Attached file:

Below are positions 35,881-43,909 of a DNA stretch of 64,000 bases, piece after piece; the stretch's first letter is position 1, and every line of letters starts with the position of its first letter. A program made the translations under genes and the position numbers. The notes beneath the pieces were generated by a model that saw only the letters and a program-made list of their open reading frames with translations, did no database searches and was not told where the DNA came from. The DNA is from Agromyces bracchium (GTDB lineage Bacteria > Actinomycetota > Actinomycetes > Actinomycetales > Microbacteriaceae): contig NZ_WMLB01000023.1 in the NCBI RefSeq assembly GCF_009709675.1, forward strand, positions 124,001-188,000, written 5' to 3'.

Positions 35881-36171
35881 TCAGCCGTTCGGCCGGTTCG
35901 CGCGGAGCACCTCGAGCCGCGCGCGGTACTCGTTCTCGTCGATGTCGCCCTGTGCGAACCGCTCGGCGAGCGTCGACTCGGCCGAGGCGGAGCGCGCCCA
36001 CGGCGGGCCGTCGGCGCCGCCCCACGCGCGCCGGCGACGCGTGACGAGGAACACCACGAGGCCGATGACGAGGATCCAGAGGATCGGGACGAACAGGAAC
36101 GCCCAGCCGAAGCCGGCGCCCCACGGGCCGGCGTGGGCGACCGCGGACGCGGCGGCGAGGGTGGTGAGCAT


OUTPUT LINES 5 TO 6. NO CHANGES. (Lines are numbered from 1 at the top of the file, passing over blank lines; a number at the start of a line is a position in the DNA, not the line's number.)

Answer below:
36001 CGGCGGGCCGTCGGCGCCGCCCCACGCGCGCCGGCGACGCGTGACGAGGAACACCACGAGGCCGATGACGAGGATCCAGAGGATCGGGACGAACAGGAAC
36101 GCCCAGCCGAAGCCGGCGCCCCACGGGCCGGCGTGGGCGACCGCGGACGCGGCGGCGAGGGTGGTGAGCAT